3. What is the clear-text password of your critical system? Please, detail the process you followed and the tools you used to obtain the password.

What do you think it is much more complex to guess, one number between one and one million, or two numbers between one and one thousand? If you review the math, the right response is the first one, therefore, trying to crack this password hashing schema (two 8 character passwords) is much easier than expected, that is, cracking a 16 character password.

The 14 character password from where the "VOhRrmhZvX7lEG9KvuF/6FVA" hash was derived is "winniethepooh9".

By default, John the Ripper cannot crack the two part hash even if you have the complete password in your dictionary. The reason is that it tries to crack both parts individually, so it uses the same dictionary words (starting with the first character of each word) for both parts, independently.

In order to run John against this hash successfully, you simply need to create a new file, called "password" in the examples, containing a valid Unix username/password entry, such as:


If you run John with the default options, you immediately will get the following results:

$ john password
Loaded 2 password hashes with 2 different salts (Traditional DES [24/32 4K])
winnieth (root:1)

If you wait for the prompt to return back, depending on your CPU power, you can wait for hours till John finds the complete password using brute force techniques. The main hints to guess the hashing algorithm are the indications that John provides about the existence of multiple hash portions, with the "Loaded 2 password hashes with 2 different salts" message, and with the ":1" appended at the end of the username, indicating it found the first part of a hash.

With the knowledge of how the hashing algorithm works, you can create a new dictionary where you split the words that are bigger than 8 character on your dictionary, in multiple 8 character (or less) words, so that "winniethepooh" will become "winnieth" (first 8 characters) and "epooh"(remaining characters). The first word will be used and succeed breaking the first part of the hash, and the second word will be used to break the second part. Easy, isn't it? (elegance versus brute force)

This basic Perl script, "split_dict.pl", splits a dictionary file to be used against this type of hashes. It reads your dictionary file from the standard input and generates the new "splitted" dictionary on the standard output:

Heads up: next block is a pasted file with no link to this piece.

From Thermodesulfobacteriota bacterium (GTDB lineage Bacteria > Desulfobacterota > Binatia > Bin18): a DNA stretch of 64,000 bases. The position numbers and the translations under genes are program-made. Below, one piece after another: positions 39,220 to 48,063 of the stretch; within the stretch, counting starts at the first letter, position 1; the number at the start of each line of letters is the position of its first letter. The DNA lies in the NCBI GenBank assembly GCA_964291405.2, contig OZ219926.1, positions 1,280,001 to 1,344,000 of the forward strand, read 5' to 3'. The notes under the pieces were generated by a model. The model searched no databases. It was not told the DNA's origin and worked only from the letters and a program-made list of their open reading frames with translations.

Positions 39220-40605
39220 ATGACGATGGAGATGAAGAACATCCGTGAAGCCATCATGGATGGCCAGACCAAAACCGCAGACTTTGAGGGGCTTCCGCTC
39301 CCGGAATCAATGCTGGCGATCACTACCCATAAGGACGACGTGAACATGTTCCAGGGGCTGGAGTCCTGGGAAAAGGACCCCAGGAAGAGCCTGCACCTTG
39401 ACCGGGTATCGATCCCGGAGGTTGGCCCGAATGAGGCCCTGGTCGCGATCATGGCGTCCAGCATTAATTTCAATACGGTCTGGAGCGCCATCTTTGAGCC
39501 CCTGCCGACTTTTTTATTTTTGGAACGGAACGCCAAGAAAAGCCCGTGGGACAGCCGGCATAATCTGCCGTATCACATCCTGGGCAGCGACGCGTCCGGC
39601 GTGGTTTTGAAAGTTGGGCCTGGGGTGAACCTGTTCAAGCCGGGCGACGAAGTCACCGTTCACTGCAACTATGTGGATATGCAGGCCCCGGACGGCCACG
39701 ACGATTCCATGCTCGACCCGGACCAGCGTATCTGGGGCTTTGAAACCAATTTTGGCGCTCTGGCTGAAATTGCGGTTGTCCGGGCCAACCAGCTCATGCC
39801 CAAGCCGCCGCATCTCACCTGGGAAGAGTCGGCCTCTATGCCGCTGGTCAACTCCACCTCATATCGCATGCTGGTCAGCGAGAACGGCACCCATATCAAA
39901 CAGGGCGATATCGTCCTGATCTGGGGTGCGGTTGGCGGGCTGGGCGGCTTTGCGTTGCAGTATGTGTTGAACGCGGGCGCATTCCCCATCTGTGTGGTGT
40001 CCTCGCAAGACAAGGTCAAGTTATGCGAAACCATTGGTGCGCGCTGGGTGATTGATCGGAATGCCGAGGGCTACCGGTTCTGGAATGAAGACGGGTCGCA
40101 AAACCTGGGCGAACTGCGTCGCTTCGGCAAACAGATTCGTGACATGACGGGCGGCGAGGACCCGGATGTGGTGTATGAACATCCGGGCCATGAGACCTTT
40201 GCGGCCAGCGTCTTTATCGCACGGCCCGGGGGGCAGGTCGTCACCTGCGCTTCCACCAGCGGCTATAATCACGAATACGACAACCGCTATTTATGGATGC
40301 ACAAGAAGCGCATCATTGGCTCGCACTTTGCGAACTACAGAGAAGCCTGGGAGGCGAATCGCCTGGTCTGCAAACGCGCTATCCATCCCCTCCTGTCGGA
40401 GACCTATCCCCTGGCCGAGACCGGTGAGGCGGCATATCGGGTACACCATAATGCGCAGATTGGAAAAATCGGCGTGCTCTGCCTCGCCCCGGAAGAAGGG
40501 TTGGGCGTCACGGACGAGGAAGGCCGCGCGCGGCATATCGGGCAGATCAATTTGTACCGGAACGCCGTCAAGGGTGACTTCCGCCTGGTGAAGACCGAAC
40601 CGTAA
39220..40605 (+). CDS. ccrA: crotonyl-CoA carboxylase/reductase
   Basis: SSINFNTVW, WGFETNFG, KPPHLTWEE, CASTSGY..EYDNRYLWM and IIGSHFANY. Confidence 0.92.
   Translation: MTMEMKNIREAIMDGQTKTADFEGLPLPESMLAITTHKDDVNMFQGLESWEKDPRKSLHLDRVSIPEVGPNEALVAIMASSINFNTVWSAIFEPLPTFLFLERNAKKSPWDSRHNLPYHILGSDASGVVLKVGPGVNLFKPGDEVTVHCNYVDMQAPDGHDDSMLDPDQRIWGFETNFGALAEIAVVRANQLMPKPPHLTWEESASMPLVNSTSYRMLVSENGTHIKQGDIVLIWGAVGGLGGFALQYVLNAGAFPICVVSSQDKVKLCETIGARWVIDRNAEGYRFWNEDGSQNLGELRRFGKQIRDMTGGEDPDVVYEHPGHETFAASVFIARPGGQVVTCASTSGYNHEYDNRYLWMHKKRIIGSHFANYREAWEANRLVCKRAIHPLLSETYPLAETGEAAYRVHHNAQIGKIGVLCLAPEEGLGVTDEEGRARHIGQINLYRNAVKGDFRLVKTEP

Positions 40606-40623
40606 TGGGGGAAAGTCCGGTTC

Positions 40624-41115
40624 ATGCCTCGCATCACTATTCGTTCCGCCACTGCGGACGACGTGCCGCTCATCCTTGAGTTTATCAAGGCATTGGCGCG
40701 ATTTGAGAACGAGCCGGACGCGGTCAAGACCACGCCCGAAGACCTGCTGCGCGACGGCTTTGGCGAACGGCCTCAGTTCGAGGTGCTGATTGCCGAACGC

- On windows:

C:\>perl split_dict.pl <> password_splitted.lst

- On Unix:

$ cat password.lst | ./split_dict.pl > password_splitted.lst

Now, it is time to start auditing the strength of your HP-UX Trusted Systems passwords!

For the challenge example, John is able to provide the results immediately, without using any of its brute forcing capabilities, because "winniethepooh" is a word (apart from being a bear ;) ) included in the default John's dictionary file, called "password.lst" (nowadays, with 3107 word entries). We wanted you to solve the challenge without requiring a huge dictionary file, so we used the default one :) The single digit number at the end of the password is tried by one of the default John's rules.

Using John after processing and splitting the dictionary file, the results are:

$ john password
Loaded 2 password hashes with 2 different salts (Traditional DES [24/32 4K])
winnieth (root:1)
epooh9 (root:2)
guesses: 2 time: 0:00:00:00 100% (2) c/s: 119000 trying: tabatha9 - action9

Unfortunately, this type of hash is used in very critical environments world-wide, and breaking them is like breaking several individual traditional Unix hashes, no matter how long the password is.

Finally, John the Ripper by default cannot crack these hashes if they are bigger than 16 characters, or two-portion bigcrypt() hashes, but this doesn't mean you cannot modify John's source code to recursively apply the same algorithm on bigger hashes, using our "splitted "dictionary file.

The results:

The winner is Pieter Danhieux from Belgium. Congratulations Pieter! To win the challenge, all skills are useful, technical and social. Pieter could partially validate his technical submission by knowing some social details about our past/current professional life. I really enjoyed your submission ;) The autographed copy of Ed Skoudis' "Counter Hack" book is on your way!

An honorable mention goes to Rafael Serrada from Spain. Rafa, thanks for sending an image showing how Winnie (PEZ) finally surrendered and provided you the password :) (see below) Great job gathering most of the details!

I hope you all enjoyed this challenge and I encourage you to participate on new future RaDaJo challenges.